icady they were carried far beyond We uniashcd another crosspiece and pet 0f the python or subba-gyee, as
our reach by the force of the wind. led with an our strength, but in they call it, and use him as a barometer
Picking up a boat-hook that lay near, -iVe BUCceeded only in pushing When they go fishing. He will remain
we ran to the rear raft. the raft onto the snag until the lower coiled up comfortably in the bow of
rastine off the after mooring rope A entirely submerged and our the boat until a storm is coming on
we pushed with hands and boat-hook pmon was rendered more precarious when he promptly slip3 overboard and
Tho night V, nv to Ilrink Water.
Professor Silkham says that there
are few people who thoroughly realize
the value of water as a beverage, or
who know how to obtain the greatest
advantage from it. The effects pro
duced by the drinking of water vary
with the manner in which it is drunk.
If, for instance, a pint of cold water
be swallowed as a large draught, or it
it be taken in too large portions' with
a short interval between certain deffl
nite results follow effects which
differ from those which would have
followed if the same quantity were
taken by sipping. Sipping is a wonder
ful stimulant to the circulation, a
thing which ordinary drinking is not.
During the process of sipping the action
of the nerves which slow the heart is
abolished, and a consequence the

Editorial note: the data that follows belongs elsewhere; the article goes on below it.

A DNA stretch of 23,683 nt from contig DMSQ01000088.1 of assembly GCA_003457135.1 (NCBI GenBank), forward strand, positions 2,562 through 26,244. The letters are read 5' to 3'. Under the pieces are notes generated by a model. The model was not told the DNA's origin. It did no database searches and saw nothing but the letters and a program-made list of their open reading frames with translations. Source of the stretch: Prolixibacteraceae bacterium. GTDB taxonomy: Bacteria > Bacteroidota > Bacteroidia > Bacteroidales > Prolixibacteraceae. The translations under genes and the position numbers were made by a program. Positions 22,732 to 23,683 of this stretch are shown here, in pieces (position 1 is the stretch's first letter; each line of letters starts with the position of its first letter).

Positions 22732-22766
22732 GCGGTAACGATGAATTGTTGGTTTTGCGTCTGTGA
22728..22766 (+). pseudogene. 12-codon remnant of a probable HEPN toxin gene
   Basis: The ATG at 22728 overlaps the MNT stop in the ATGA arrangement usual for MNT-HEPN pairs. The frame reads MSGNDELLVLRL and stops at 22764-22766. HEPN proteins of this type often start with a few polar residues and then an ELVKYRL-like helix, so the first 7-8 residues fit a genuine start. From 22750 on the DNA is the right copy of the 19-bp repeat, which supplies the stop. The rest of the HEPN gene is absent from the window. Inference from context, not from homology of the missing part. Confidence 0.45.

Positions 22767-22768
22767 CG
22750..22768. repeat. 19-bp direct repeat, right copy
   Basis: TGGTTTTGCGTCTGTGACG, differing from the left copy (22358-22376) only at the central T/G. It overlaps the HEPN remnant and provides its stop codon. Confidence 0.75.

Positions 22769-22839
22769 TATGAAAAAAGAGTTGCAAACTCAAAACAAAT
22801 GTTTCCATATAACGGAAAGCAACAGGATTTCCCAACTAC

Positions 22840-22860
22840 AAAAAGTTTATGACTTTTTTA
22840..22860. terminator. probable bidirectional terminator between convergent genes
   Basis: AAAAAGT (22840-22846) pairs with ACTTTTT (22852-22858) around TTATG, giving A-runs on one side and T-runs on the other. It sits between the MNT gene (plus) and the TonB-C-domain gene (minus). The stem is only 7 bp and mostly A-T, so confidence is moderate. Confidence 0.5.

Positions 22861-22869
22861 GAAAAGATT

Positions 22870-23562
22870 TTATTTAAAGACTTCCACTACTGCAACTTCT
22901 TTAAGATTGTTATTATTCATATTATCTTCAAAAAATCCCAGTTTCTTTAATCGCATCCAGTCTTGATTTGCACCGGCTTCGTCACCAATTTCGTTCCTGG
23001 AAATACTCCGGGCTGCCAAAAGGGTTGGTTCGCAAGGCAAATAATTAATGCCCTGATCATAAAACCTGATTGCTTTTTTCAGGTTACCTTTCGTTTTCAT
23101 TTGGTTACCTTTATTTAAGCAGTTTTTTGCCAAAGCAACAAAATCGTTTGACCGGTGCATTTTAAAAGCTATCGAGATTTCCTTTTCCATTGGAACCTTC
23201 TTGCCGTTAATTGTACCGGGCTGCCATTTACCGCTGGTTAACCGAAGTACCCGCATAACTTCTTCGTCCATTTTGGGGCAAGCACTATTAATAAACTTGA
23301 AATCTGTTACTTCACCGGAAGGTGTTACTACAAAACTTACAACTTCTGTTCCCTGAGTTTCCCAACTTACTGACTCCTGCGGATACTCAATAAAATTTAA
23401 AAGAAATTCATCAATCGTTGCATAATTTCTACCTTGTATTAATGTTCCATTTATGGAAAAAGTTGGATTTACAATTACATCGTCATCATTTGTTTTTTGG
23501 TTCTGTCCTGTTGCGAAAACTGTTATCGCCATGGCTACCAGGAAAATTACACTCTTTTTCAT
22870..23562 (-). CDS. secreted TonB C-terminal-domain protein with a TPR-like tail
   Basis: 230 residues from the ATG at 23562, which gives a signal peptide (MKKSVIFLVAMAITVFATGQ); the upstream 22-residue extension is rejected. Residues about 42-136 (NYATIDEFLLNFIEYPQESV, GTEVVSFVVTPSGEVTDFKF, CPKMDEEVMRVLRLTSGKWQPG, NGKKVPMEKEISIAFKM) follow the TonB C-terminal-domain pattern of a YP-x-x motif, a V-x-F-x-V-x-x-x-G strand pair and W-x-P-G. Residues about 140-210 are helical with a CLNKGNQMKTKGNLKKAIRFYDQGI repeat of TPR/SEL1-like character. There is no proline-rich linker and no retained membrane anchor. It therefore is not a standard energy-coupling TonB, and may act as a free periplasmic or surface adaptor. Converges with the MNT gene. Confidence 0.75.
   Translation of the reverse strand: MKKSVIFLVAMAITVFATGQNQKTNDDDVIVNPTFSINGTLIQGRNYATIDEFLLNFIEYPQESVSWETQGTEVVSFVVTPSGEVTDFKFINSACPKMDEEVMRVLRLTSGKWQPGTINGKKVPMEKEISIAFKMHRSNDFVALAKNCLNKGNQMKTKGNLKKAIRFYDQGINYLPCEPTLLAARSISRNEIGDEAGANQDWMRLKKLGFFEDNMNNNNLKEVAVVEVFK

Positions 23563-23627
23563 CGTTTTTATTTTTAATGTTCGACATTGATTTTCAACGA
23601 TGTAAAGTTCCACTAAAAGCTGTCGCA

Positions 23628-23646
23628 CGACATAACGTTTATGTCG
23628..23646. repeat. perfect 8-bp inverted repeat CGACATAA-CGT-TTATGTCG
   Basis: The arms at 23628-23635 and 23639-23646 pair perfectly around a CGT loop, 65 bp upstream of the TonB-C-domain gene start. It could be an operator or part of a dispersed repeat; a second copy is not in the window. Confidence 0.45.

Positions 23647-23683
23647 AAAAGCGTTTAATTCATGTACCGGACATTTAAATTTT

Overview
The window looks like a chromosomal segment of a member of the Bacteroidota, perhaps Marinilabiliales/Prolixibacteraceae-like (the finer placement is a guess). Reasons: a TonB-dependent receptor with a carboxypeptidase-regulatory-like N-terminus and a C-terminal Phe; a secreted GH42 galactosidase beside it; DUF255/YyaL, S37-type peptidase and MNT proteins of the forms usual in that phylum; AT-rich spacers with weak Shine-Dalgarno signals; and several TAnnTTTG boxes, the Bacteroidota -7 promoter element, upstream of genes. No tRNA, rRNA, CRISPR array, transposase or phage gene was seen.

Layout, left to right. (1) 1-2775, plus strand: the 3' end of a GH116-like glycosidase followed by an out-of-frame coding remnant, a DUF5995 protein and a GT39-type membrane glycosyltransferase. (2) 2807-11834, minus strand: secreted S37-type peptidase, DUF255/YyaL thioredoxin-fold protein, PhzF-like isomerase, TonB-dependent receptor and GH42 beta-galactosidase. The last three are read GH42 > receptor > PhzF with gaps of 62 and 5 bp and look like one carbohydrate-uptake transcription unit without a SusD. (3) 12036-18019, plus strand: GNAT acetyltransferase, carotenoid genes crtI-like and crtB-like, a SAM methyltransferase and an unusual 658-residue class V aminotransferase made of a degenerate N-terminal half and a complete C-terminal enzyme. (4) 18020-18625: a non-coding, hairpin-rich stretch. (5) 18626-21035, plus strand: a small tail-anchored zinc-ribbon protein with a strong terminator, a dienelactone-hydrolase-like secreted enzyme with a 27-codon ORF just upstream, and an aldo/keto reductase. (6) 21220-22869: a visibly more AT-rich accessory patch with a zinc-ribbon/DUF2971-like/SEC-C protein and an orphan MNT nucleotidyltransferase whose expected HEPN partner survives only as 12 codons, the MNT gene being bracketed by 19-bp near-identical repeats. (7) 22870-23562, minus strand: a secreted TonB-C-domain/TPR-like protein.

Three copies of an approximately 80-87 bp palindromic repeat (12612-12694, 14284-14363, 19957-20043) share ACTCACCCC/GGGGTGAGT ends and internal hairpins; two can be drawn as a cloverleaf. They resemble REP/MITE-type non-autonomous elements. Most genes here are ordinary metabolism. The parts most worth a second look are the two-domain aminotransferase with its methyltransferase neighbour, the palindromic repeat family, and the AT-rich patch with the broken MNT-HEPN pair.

organ contracts much mor rapidly, tho
pulse beats more quickly and the cir
culation in various parts of the body is
increased. In addition to this, we find
the pressure under which the bile is
secreted is raised by that sipping ol
fluid. And here is a point wnicn
might well be noted by our readers. A
glass of water slowly sipped will pro
duce a greater acceleration of the
pulse for a time than a glass of wine or
cnirirs taken at a draught. In 'this
connection it may not be out of place to
mention that sipping cold water will
often allay the craving for alcohol
in these who have been in the habit
of taking too much of it and may be
endeavoring to reform, the effect being
probabely due to the stimulant action
of the sipping. Hamilton Times.
Rho You used to nay I was an angel
and now you call ine a goose. 1I
Oh, well; It's Just a question of
TommyPop, what Is a promot
er; Tommy s Pop A promoter, my
fcon. Is a man who can make a peuuy
look like 30 cents.
"Was there a ring cf sincerity in his
olce when he proposed? "No, but
there was an engagement ring ln his
pocket." New York Sun.
Blobbs Plunger is so hard up that
he has had to sell his favorite mare.
Slobbs Then sometimes it must bo
the lack of money that makes the mare
He I dreamed last night that 1
proposed to you and was accepted.
She Pshaw! Isn't that too bad?
"Why?" "Well, dreams go by contra
ries, they say."
Fond Mamma Isn't baby getting
big? Just see how solid he Is. Papa
He does seem solid this morning,
and its remarkable because he ap
peared to be all "holler" last night
"No, my father made her break the
engagement." "What was the trou
ble?" "The old man discovered that
one of tho young fellow's ancestors had
been a floorwalker in a rolling mill,
Fond mother (listening to baby'3
cries) What a sweet-toned voice she
has, dear! She'll be a splendid singer.
We must send her to Italy to have ber
voice cultivated. Husband (Irritably,
from behind the evening paper) Send
"You see, ma'am," began the profes
sional beggur, "I got my arm scalded.
I'll be glad to show you " "Never
mind," interrupted Mrs. Koaldart.
"You're only wasting your time here."
"Not at all, ma'am, my motto is: "So
trouble to show goods.' "
American Bride Indeed, count, yes;
I do love you very much. Count Boy-
Ion de Bakkovisnek Ah! Zat will re
pair my ruined life. American Bride ,
And I bring you, you know, a million.
Count Boylon, etc. Ah! Zat will r-re-pair
my r-ruined chateau!
"Wasn't it a terrifying experience,"
asked his friend, "when you lost your